Corticosteroid therapies

There are several forms of corticosteroid therapies defined according to their route of administration, the duration of the prescription and the dosage recommended.

 

Note

The main routes of administration of corticosteroids are :

  • - Oral (by ingestion through the mouth) e.g., prednisone, prednisolone, methylprednisolone, betamethasone, hydrocortisone, dexamethasone
  • - Parenteral (intravenous or intramuscular) e.g., methylprednisolone, triamcinolone, dexamethasone
  • - Inhalation (e.g. aerosol in asthma) e.g., beclometasone, budesonide, flunisolide, fluticasone
  • - Topically (e.g. application to skin) e.g., beclometasone, betamethasone, clobetasol
  • - In addition, corticosteroids may also be administered by intra-articular, ocular, nasal, rectal (enema), in ear or spinal methods.

How cortisone is administered depends largely on the patient's illness and the subsequent decision by the doctor. For certain diseases, two modes of administration are combined (e.g. orally and intra-articular injection for rheumatoid arthritis) or alternated (e.g. orally and by inhalation for asthma). In the USA and in France, prednisone is mainly prescribed when a systemic therapy is needed. In the UK, prednisolone is favoured.

When possible, your doctor will focus on "local" routes of administration (e.g. inhalation or intra-articular injection). These pathways usually result in fewer side effects. However, it should be taken into account that these local routes of administration may also induce systemic side effects, especially during repeated exposure.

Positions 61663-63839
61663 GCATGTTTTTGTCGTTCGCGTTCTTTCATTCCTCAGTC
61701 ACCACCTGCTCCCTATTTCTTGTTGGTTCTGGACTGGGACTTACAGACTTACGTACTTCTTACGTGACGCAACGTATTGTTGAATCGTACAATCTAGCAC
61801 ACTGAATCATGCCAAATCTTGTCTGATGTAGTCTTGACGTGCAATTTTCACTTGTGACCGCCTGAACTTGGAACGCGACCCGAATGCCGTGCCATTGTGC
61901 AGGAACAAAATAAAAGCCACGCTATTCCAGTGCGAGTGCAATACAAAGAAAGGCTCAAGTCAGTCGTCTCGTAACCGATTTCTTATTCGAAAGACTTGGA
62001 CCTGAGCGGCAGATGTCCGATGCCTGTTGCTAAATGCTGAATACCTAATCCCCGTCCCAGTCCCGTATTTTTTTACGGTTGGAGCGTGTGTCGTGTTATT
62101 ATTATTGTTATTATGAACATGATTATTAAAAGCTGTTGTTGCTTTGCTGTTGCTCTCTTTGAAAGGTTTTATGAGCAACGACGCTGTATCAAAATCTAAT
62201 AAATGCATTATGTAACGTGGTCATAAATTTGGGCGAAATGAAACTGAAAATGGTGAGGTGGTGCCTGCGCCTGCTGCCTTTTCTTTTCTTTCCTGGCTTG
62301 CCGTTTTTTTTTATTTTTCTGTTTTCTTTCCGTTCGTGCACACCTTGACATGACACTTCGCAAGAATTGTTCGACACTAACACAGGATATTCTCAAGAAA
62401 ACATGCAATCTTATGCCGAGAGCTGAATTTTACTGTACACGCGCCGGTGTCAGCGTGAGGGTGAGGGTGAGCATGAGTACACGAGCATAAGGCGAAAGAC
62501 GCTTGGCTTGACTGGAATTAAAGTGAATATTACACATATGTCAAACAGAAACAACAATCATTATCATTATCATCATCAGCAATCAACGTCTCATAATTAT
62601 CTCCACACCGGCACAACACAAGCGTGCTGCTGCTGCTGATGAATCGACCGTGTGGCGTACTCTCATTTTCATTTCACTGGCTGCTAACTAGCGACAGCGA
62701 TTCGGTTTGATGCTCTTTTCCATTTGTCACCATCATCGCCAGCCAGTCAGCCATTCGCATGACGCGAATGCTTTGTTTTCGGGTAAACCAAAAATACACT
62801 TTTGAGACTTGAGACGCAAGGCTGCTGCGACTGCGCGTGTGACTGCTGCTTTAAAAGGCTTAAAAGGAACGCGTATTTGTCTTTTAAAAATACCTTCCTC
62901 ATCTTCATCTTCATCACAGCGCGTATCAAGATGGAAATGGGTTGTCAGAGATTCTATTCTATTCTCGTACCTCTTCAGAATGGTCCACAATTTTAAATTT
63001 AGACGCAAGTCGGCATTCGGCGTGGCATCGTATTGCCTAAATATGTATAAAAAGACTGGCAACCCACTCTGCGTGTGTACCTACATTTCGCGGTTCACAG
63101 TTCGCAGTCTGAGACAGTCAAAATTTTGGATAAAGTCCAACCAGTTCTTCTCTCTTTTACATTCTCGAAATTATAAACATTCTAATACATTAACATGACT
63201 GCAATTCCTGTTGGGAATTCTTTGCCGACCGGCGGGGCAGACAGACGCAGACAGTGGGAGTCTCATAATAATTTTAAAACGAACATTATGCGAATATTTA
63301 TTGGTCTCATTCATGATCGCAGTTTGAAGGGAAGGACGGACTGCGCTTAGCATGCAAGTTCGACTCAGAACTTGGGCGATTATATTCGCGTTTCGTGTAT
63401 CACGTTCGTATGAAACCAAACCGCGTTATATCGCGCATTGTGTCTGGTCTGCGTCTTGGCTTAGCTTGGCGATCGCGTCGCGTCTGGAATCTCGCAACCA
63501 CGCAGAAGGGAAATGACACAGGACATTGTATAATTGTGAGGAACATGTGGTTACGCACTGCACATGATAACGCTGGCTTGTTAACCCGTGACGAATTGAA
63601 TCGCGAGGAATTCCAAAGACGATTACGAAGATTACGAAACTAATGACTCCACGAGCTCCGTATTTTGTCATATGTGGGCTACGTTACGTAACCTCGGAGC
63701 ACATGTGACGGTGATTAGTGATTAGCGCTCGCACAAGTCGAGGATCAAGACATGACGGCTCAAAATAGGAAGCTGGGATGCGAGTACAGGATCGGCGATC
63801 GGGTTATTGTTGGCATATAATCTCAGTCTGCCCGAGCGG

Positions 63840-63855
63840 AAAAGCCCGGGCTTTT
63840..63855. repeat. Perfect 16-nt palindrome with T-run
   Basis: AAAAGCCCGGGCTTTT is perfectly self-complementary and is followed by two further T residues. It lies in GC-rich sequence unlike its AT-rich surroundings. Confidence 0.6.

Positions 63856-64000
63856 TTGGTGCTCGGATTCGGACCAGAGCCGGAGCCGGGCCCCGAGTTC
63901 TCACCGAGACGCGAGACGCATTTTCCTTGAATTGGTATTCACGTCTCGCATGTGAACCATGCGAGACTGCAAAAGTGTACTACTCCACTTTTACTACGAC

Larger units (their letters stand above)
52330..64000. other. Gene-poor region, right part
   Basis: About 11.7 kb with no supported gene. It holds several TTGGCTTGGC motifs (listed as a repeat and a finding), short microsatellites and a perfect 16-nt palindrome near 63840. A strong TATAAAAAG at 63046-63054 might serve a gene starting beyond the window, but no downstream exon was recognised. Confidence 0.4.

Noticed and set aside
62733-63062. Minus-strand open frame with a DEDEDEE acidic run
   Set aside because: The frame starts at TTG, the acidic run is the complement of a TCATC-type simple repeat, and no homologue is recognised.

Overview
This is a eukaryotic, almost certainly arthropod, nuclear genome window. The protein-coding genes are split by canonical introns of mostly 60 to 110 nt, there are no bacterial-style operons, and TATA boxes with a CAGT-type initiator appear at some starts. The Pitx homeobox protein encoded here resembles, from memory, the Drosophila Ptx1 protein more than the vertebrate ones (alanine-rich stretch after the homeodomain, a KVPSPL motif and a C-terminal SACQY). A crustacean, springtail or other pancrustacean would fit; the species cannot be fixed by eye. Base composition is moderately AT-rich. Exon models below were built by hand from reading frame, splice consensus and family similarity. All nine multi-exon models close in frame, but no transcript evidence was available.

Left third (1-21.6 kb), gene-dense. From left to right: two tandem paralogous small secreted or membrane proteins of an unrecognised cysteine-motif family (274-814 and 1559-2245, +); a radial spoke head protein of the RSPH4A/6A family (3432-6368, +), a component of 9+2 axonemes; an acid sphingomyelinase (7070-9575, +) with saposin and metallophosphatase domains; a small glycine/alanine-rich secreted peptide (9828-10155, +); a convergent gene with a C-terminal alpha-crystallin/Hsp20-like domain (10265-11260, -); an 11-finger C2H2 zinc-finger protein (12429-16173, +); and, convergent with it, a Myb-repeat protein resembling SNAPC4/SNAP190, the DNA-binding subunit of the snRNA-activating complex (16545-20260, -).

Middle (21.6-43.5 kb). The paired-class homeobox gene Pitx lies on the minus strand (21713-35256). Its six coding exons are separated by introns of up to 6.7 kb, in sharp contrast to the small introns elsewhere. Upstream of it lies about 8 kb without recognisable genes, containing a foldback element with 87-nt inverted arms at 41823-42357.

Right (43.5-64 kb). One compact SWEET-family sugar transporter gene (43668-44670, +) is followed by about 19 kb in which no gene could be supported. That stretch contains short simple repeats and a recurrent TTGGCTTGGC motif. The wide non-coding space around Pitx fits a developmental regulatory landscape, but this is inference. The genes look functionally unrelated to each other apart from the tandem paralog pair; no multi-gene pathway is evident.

Short and long-term corticosteroid therapies have one significant difference: prolonged therapy with cortisone results in a set of unique side effects. Long term corticosteroid therapy is defined as treatment over a period lasting at least three months. Please keep in mind, this is an arbitrary timeframe. Medical professionals are always looking to prescribe the appropriate amount of cortisone over the shortest time possible.

Another useful reference point is the daily dosage of cortisone administred. If the daily dosage is less than 7.5 mg prednisone/prednisolone (or equivalent) it is considered a low dose. Between 7.5 mg and 30 mg of prednisone is considered a moderate dose. Over 30 mg of cortisone administered per day is considered a high dosage. Please note: these definitions are somewhat arbitrary. They are meant to give you an idea of how steroids are prescribed by most medical professionals.

These medications vary in their anti-inflammatory activity. The table below lists each drug with a number that corresponds with its degree of anti-inflammatory activity (in comparison to that of natural cortisol which is 1). These figures are commonly accepted in the medical world but remain somewhat theoretical nonetheless.

 Anti - inflammatory activity
Natural cortisol (or hydrocortisone) 1
Prednisone / prednisolone 4
Methylprednisolone 5 - 7
Triamcinolone 5
Betamethasone 25 - 30
Dexamethasone 25 - 80
GOOD TO KNOW
  • When beclometasone (e.g. Becotide®, Clenil®, Qvar®) is inhaled by two puffs, four times a day the daily dosage is closed to an equivalent of 3 mg of prednisone taken orally.
Useful references
  • Huscher D et al. Dose-related patterns of glucocorticoid-induced side effects. Ann Rheum Dis. 2009
  • Walsh LJ et al. Use of oral corticosteroids in the community and the prevention of secondary osteoporosis: a cross sectional study. BMJ. 1996

lastest update : May 08 2015